AI to complete Beatles’ unreleased song

Sir Paul McCartney reveals he employed AI technology to extract John Lennon's voice from a demo, allowing him to complete a Beatles song, raising excitement and concerns about the future of AI in music.

In a groundbreaking revelation, Sir Paul McCartney has revealed that he employed artificial intelligence (AI) technology to create what he refers to as "the final Beatles record." During an interview on BBC Radio 4's Today program, McCartney disclosed that technology was utilized to extract John Lennon's voice from an old demo, enabling him to finish the song.

Although McCartney did not disclose the name of the song, it is highly likely that it is the 1978 Lennon composition titled "Now And Then." This particular track had been considered a potential "reunion song" for the Beatles during the compilation of their career-spanning Anthology series in 1995.

McCartney had obtained the demo a year earlier from Lennon's widow, Yoko Ono. The songs were recorded in a lo-fi and embryonic manner, mostly onto a boombox while Lennon sat at a piano in his New York apartment. Producer Jeff Lynne subsequently cleaned up the tracks, resulting in the completion and release of two songs, "Free As A Bird" and "Real Love," in 1995 and 1996, respectively. These releases marked the Beatles' first "new" material in 25 years.

Now And Then, a heartfelt love song representative of Lennon's later career was also attempted during the recording sessions. However, the session was swiftly abandoned, with Lynne recalling, "It was one day - one afternoon, really - messing with it. The song had a chorus but almost totally lacking verses. We did the backing track, a rough go that we really didn't finish."

According to McCartney, George Harrison declined to work on the song, citing the "rubbish" sound quality of Lennon's vocals. Harrison's reluctance, combined with technical issues in the original recording, led to the abandonment of the project. The track featured a persistent buzzing sound caused by the electrical circuits in Lennon's apartment.

In 2009, a version of the demo without the background noise surfaced on a bootleg CD, leading fans to speculate that this particular recording may not have been available in 1995 and might have been stolen from Lennon's apartment after his passing, along with other personal belongings.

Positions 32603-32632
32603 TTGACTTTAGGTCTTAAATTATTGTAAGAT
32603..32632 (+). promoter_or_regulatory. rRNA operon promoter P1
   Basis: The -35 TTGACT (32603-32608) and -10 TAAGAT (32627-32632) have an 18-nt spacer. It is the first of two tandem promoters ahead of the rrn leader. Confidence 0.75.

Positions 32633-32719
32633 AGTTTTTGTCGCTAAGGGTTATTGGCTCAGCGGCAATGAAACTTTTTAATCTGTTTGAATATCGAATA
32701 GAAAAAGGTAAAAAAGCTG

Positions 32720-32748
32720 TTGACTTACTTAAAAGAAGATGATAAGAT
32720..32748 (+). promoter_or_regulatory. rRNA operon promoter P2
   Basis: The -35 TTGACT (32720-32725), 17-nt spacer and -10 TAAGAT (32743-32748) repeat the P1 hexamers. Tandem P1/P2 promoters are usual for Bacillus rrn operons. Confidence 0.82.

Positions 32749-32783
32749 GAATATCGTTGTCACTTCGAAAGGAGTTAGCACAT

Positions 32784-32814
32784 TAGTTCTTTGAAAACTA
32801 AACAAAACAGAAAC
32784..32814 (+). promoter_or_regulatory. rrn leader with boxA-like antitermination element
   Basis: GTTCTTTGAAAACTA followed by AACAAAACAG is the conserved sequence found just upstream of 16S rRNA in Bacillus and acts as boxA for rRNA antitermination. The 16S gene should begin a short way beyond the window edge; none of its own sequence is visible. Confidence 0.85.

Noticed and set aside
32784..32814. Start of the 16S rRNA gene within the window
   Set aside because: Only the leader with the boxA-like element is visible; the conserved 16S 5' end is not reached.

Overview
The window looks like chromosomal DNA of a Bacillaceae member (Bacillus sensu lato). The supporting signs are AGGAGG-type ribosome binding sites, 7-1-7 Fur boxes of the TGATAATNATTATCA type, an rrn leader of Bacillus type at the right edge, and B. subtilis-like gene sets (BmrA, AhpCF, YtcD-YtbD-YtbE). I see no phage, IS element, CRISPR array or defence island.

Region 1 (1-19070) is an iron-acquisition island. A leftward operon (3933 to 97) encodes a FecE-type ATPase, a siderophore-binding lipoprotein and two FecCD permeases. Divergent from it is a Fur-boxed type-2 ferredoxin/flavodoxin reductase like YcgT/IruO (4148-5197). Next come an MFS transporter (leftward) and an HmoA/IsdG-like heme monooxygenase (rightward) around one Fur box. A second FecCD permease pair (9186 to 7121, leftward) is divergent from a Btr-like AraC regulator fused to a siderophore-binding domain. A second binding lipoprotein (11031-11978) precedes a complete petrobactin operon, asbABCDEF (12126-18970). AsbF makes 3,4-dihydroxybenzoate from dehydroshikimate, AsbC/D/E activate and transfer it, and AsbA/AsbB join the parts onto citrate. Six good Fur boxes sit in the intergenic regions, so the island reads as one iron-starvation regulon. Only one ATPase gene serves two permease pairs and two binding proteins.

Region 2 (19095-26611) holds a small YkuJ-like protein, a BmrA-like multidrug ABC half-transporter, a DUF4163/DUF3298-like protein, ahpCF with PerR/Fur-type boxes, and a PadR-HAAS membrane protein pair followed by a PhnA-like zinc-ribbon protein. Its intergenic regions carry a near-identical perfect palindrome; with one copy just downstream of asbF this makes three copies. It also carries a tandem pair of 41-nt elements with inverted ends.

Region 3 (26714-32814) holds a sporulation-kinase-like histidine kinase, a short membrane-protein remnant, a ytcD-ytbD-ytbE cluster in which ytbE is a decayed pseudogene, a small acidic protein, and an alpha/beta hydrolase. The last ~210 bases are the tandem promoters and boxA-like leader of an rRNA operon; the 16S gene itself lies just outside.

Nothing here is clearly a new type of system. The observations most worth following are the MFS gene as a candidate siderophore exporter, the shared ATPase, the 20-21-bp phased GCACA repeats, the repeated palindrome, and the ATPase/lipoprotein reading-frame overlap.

Over the years, McCartney has expressed his persistent desire to finish the song. Now, with the aid of technology, McCartney has finally been given the opportunity to achieve his long-cherished goal. The breakthrough came through Peter Jackson's Get Back documentary, where dialogue editor Emile de la Rey trained computers to recognize the voices of the Beatles and separate them from background noises and even their own instruments, resulting in "clean" audio. This process allowed McCartney to "duet" with Lennon during his recent tour and facilitated the creation of new surround sound mixes for the Beatles' Revolver album last year.

“We had John's voice and a piano and he could separate them with AI…So when we came to make what will be the last Beatles' record, it was a demo that John had [and] we were able to take John's voice and get it pure through this AI. I'm not on the internet that much [but] people will say to me, 'Oh, yeah, there's a track where John's singing one of my songs', and it's just AI, you know? It's kind of scary but exciting because it's the future. We'll just have to see where that leads."

Sir Paul McCartney explained, discussing the utilization of AI in completing the Beatles' unreleased song. However, while embracing the possibilities AI offers, the legendary musician also expressed concerns about its potential misuse.

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